Women

Why are some babies born prematurely?

There are certain factors that may increase an individual's likelihood of having a premature baby. These include a previous obstetric history of prematurity of either themselves or a mother or sister; illness during pregnancy; the state of a mother's health prior to pregnancy; having a multiple pregnancy; smoking; and fetal problems, such as reduced growth, which may be due to lifestyle factors such as smoking and other fetal disorders. Most premature babies are placed in a neonatal intensive care unit (NICU), where they will receive special medical care and attention until they are well enough to go home.

Caring for premature babies:

A baby born before 37 weeks of pregnancy may need additional support with breathing and temperature control in a neonatal intensive care unit.

How to cope Staying focused while your baby is in the hospital

If your baby has to spend a substantial amount of time in a NICU, it can be very hard to cope emotionally. There are steps you can take to help you through this difficult time.

  • Spend as much time as possible with your baby in the unit and get involved in his care whenever possible.

  • If your baby's stay is prolonged, try not to feel guilty about spending time at home away from him. Instead, use this time to rest and reserve your energy for your baby.

  • Keep reminding yourself that your baby is receiving the best possible care.

Bonding with your special care baby

Having a baby in a neonatal intensive care unit can be an extremely anxious time and, apart from his physical development, you may be concerned about how you will bond with your baby. However, the staff will encourage you to be as involved as possible in your baby's care and will give you plenty of chance to have contact. Touching, cuddling, and talking to your baby can be a real comfort for both you and your baby. The need to touch and be touched is a primal instinct and has been shown to play a significant role in the development of your baby. Research shows that babies gain weight more quickly, cry less, breast-feed more successfully, and are discharged earlier when continued close contact is maintained between the baby and parents.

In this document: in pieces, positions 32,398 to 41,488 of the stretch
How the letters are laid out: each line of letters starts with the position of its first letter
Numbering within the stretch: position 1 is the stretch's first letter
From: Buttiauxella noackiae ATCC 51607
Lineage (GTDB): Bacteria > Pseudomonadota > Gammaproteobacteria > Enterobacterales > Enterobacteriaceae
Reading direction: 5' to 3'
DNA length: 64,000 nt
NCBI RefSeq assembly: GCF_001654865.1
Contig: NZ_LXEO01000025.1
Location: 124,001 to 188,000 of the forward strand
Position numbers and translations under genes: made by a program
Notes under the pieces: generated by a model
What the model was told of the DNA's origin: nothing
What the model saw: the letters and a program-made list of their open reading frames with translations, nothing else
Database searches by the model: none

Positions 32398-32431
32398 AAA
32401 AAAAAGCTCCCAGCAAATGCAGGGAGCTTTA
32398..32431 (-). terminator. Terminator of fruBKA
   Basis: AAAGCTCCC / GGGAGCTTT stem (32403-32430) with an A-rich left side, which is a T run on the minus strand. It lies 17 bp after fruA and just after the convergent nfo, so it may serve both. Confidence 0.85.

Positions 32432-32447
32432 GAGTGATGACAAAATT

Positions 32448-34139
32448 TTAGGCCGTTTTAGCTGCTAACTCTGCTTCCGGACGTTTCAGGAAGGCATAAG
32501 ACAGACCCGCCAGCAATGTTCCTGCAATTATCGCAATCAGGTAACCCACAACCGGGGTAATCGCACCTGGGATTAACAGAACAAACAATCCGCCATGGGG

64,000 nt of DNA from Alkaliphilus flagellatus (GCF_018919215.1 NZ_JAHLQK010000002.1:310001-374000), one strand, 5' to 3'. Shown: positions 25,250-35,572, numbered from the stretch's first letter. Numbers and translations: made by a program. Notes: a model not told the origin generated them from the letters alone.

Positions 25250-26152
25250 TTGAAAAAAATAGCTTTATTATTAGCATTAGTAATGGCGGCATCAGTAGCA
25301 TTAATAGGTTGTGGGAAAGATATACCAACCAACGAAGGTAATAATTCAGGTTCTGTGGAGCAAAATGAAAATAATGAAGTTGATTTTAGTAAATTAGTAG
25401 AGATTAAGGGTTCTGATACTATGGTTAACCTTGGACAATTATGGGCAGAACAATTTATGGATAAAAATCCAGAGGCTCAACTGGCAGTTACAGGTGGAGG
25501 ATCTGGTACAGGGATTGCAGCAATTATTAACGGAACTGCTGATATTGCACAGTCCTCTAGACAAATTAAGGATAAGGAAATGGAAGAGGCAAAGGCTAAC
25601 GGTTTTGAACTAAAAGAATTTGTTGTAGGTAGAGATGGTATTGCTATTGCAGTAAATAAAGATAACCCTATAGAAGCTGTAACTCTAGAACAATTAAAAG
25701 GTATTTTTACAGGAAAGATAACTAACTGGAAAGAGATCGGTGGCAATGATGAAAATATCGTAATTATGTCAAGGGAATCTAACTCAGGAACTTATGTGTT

Holding your baby close:

Once your baby is big enough to be removed from an incubator, holding him close to your body is incredibly beneficial for both of you, providing reassurance and warmth.

How long will my baby stay in the hospital? Your baby's stay in the neonatal care unit

How long each baby stays in the NICU will depend on why he was there: some babies just need a few hours' observation; other babies need to stay until the time they would have been full term in the womb. Certain criteria govern when babies return home:

  • When they are able to feed properly with either breast or formula milk.

  • When they have gained weight and weigh a minimum of 5lb (2.2 kg).

  • When they can control their own body temperature.

NOTE

Amazing advances in recent years in the care of premature babies has ensured the survival of some of the tiniest babies

Neonatal intensive care unit Caring for your premature baby

Some babies need special care when they are born. A neonatal intensive care unit (NICU) is a special ward in a hospital where these babies go if they need more care. There are specially trained nurses and doctors (neonatologists) in the unit to care for your baby. If you know that your baby will need to go to a NICU while you are still pregnant, you can ask for a tour of the unit and to meet the staff nurses and doctors. If your baby is very ill, he may need to move to a neonatal intensive care unit.

Q: Why do some babies need special care?
A: Sometimes a baby needs special care because he has been born early (preterm) and may need help to breathe and stay warm. Babies who are small for their dates may also require special care. Other babies may have an infection, be jaundiced, or have a congenital abnormality and therefore require special care.
Q: What will happen in the NICU?
A: Your baby may be put in an incubator with monitors attached. This controls the temperature and keeps your baby warm. If your baby needs help with breathing, he will also receive oxygen through a special ventilator in the incubator. Some of the equipment looks very frightening, but the staff will be happy to explain what is going on, as they are eager for you to be involved in your baby's care; they can also help you to breast-feed or pump milk. If your baby is admitted unexpectedly, you will be given a photo of him, since you may be recovering from a cesarean, making it difficult for you to visit your baby during the first day. If this is the case, ask the nursing staff to take you to your baby as soon as you are able. NICU staff love having the baby's family to visit, although they may have strict rules regarding visiting—so ask what the policies are in your unit.
Contact with your baby:

Even while your baby is in an incubator, there are plenty of ways to stimulate him and communicate. Being close to your baby will help you cope too.

Loving care:

You will be encouraged to care for your baby in the neonatal unit, and babies needing special care have been shown to thrive from the loving touch and attention of their parents.

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